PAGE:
5. Ask students how they interpret the lace – what they see, what they think the lace’s meaning is, explores the cultural aspects of the lace, ask them if they have seen anything similar.
  6. Teacher asks students what they intend to do as artists – a choice of painting, or finger painting.
  7. Teacher asks students what they anticipate will happen next in this art work – getting them thinking about artworks in more detail.
  8. Teacher moves onto the next step of demonstrating to students.
  1. Teacher reviews the previous steps, and starts to demonstrate the use of painting to the students, both with a paint brush and use of finger painting.
  2. Teacher uses direct instruction to direct students back to their tables to commence their own artworks.Teacher engages students by asking how they feel draw/tracing the artwork, how it connects to their own feelings of art, and the intentions they have in their own creation of this artwork.
  3. Teacher monitors students’ artwork and suggests direction to take in drawing the nanduti lace.
  4. Teacher connects the process of how the drawing was done to that of how the Nanduti lace was made to try and have students provide insights into what their intentions are for this drawing as artists.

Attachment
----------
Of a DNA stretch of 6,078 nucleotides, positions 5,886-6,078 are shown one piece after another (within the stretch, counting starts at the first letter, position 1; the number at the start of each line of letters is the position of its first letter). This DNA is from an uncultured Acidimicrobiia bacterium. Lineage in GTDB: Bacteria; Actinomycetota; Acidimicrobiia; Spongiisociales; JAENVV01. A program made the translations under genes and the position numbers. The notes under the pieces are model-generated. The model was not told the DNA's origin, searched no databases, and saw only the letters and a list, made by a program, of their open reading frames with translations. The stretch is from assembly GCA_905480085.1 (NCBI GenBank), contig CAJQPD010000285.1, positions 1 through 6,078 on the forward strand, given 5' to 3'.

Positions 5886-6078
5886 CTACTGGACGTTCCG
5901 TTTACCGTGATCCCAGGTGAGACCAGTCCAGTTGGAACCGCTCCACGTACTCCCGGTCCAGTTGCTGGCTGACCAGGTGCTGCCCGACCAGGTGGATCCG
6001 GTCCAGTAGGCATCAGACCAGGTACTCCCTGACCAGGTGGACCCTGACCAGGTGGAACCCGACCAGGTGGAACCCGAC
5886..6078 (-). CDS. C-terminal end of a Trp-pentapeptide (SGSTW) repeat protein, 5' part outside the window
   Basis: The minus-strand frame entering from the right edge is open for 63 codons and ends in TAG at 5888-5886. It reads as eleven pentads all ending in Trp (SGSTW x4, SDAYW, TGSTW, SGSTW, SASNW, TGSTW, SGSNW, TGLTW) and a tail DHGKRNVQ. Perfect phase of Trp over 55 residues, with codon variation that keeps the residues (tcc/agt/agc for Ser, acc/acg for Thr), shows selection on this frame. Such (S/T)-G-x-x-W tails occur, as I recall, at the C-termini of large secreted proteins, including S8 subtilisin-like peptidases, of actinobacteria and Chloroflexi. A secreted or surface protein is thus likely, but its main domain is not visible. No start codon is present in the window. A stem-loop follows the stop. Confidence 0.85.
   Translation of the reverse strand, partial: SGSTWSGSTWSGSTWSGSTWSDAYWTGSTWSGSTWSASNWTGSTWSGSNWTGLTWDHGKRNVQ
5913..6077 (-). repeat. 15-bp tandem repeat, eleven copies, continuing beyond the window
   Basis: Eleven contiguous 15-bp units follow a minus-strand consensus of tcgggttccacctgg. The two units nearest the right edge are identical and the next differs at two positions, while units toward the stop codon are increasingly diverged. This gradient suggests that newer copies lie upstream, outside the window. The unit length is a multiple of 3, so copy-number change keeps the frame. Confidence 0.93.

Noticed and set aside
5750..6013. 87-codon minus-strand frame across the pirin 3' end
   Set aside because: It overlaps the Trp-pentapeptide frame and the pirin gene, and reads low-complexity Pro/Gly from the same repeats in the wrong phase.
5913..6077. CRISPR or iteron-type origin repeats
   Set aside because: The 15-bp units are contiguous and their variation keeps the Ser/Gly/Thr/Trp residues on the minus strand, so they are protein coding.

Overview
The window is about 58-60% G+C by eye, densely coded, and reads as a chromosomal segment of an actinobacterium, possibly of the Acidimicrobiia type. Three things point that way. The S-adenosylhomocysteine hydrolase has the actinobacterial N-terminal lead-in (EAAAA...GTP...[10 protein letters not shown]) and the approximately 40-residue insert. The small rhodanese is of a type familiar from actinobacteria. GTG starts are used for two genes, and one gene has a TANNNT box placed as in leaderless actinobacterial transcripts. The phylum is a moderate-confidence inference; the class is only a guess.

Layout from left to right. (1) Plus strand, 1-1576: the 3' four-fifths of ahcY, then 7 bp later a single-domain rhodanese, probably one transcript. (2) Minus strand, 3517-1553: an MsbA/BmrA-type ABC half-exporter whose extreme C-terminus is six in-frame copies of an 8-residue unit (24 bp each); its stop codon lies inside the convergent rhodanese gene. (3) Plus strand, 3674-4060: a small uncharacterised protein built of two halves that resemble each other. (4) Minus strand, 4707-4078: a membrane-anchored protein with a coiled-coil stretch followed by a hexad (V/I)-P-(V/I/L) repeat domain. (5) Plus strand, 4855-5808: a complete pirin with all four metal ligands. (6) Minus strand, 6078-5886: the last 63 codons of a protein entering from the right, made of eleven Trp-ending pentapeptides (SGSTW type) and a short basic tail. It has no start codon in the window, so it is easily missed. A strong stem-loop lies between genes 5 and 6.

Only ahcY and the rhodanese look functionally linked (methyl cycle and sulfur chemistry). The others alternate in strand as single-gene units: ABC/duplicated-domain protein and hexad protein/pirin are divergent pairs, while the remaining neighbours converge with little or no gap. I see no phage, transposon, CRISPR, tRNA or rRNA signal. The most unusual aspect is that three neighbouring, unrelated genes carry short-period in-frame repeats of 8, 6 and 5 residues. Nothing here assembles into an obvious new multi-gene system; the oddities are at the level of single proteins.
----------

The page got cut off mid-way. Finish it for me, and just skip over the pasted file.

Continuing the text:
5. Teacher prompts students to take a small break, a quick stretch, and a quick walk around to view other students pieces of art work to review each other’s artwork(minimum one minute, maximum 2-3 minutes) and then to proceed to sit back down at their tables to continue their artwork.
  6. Teacher discusses with students what step in the process they are up to, suggests different ways of completing the artwork, asking them about their direction to draw out emotion.
  7. Teacher prepares for the next process, and prepares for the conclusion.


  1. Teacher discusses the key concepts and ideas of the students’ artworks (cultural themes, patterns, colours, drawing, tracing, painting) and relates it back to the students world and their own experience.
  2. Teacher concludes by recapping the structure of the artwork, outlining to students the specific processes undertaken in the lesson.
  3. In the next lesson (tomorrow) the teacher reviews a few students’ artworks, and the students will have a chance to discuss and review their artworks to the entire classroom.
  4. Teacher notifies students it is the end of class. Students are instructed to help pack everything away, clean up their tables, clean up the extra rubbish on the floor and gather themselves and move out onto the playground.


  • Collect work samples and analyse.
  • Anecdotal evidence on discussions around the Nanduti Lace


  • NSW Board of Studies (2006). K-6 Creative Arts Syllabus. Viewed on March 18th 2013.


  •  Powerhouse Museum (2013). Nanduti Lace. Viewed on March 19th 2013.



Nanduti Lace

Grizelda-Gonzales-Nanduti Lace



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  1. I used this to review mathematics ideas of parts of circles, measuring angles, symmetry etc
    Students looked at traditional lace, kaleidoscopes and stained glass windows as design ideas developed.